The Belmont Club has an interesting post linking to an interview with a Kenyan economist. They talk about aid to Africa from western countries. It’s very thought provoking, and along the lines I’ve been thinking for quite some time. To sum up, James Shikwati insists that the massive aid that has been flowing into Africa for decades now has done enormous harm to many countries there, creating a addiction that is harmful for all sides of the problem. With all the talk of aid to Africa that’s been in the news and media lately (Bono, American Idol, Coldplay, etc.), this is a timely reminder that things aren’t always what they seem.
This is one of those cases where I see that what we’ve been doing and are doing isn’t working and flat out isn’t going to work. I don’t know the answer, though. I just cutting them off completely really the right answer? Perhaps it really is the answer. It certainly flies in the face of both the west’s liberal and Christian traditions, but like kicking your son out of the house when they get to a certain age, sometimes you need to practice tough love. Like I said, what we’re doing isn’t helping — this much is obvious. The west has mostly lost it’s taste for aggressive nation building, a la colonialism, and yet it doesn’t want to let go of it’s perceived role as the world’s savior. What to do?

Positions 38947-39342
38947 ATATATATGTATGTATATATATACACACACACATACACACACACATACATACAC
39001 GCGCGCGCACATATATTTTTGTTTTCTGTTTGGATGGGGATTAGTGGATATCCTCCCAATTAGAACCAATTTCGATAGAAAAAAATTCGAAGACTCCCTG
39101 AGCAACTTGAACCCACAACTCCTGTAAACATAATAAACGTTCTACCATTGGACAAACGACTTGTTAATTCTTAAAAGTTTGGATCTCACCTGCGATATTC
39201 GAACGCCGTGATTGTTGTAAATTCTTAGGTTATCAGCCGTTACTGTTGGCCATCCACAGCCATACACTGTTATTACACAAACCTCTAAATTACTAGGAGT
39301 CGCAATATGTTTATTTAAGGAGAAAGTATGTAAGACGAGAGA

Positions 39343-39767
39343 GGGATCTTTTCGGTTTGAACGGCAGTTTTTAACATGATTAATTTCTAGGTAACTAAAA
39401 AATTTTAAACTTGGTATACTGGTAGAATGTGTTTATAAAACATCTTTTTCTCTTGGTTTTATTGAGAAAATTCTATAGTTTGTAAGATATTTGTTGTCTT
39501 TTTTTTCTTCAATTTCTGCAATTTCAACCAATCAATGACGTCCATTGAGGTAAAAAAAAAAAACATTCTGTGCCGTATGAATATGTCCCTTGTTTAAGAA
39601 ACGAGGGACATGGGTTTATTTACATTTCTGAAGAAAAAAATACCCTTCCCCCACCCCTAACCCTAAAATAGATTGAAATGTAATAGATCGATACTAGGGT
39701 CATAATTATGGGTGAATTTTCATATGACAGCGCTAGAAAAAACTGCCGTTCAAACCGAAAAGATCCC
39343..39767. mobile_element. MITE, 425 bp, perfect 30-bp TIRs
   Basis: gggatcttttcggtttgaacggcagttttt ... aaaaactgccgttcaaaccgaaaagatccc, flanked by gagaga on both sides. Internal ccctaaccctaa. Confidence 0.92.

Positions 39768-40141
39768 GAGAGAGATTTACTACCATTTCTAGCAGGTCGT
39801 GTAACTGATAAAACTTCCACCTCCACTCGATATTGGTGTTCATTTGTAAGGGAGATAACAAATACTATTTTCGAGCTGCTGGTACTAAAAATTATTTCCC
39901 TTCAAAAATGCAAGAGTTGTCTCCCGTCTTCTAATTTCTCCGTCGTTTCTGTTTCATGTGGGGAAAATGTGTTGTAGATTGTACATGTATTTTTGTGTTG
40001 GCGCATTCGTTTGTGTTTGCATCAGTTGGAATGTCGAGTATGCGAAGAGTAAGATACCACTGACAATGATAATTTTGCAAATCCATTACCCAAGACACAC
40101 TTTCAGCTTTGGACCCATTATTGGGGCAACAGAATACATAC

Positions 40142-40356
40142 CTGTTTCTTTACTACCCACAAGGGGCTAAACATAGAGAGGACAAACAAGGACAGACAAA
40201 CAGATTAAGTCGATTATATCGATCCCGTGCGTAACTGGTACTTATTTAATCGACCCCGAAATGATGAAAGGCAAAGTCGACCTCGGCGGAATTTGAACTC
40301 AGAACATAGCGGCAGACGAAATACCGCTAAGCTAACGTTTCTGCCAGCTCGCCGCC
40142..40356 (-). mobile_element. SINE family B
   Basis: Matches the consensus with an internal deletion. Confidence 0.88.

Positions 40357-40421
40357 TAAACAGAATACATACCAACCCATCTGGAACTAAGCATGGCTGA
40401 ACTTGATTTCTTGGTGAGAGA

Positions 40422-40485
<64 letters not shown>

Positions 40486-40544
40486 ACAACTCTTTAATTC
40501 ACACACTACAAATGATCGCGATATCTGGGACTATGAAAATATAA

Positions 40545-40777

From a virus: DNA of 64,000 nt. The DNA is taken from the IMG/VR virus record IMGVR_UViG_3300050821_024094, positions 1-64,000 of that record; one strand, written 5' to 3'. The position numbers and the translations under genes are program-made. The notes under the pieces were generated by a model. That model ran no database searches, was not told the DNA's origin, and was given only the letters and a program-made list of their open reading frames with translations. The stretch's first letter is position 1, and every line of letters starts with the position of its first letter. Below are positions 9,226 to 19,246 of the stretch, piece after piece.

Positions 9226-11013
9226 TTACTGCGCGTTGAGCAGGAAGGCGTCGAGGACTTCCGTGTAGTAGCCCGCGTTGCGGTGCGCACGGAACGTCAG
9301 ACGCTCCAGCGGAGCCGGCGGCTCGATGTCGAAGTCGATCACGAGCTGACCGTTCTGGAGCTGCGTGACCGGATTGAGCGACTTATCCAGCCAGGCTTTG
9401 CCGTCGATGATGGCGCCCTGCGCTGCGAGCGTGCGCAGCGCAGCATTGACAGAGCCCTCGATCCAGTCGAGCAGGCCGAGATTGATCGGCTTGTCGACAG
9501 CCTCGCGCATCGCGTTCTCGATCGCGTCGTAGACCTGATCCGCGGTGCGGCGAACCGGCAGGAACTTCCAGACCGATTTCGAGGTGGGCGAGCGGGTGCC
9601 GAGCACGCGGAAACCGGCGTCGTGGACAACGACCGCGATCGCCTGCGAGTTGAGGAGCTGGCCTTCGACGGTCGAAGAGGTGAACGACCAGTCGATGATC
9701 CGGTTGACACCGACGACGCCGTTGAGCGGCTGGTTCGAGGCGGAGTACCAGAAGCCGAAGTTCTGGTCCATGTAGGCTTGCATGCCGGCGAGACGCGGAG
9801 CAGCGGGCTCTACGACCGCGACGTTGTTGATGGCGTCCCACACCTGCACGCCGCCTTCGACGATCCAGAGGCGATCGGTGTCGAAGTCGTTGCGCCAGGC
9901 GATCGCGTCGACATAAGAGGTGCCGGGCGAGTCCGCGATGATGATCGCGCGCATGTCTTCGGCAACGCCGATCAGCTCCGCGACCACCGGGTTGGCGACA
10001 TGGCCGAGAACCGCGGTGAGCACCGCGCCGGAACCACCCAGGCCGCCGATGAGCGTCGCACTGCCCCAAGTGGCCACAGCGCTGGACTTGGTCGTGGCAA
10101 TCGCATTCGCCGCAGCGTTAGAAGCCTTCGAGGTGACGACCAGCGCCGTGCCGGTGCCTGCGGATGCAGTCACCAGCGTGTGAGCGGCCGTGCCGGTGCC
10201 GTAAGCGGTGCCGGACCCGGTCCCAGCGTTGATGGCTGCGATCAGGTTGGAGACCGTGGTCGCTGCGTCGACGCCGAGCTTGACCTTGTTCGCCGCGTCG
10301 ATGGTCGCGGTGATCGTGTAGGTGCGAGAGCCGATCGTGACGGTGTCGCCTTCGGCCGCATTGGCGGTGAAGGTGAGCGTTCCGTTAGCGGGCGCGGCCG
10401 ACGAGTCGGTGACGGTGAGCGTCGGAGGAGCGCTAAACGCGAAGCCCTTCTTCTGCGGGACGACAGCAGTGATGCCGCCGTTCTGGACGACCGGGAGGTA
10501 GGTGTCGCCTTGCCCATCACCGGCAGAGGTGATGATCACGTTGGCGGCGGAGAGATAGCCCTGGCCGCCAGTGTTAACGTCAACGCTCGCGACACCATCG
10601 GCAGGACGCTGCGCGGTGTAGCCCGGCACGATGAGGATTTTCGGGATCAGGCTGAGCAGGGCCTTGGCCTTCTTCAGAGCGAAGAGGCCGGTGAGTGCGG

SPIEGEL: Would Africa actually be able to solve these problems on its own?
Shikwati: Of course. Hunger should not be a problem in most of the countries south of the Sahara. In addition, there are vast natural resources: oil, gold, diamonds. Africa is always only portrayed as a continent of suffering, but most figures are vastly exaggerated. In the industrial nations, there’s a sense that Africa would go under without development aid. But believe me, Africa existed before you Europeans came along. And we didn’t do all that poorly either.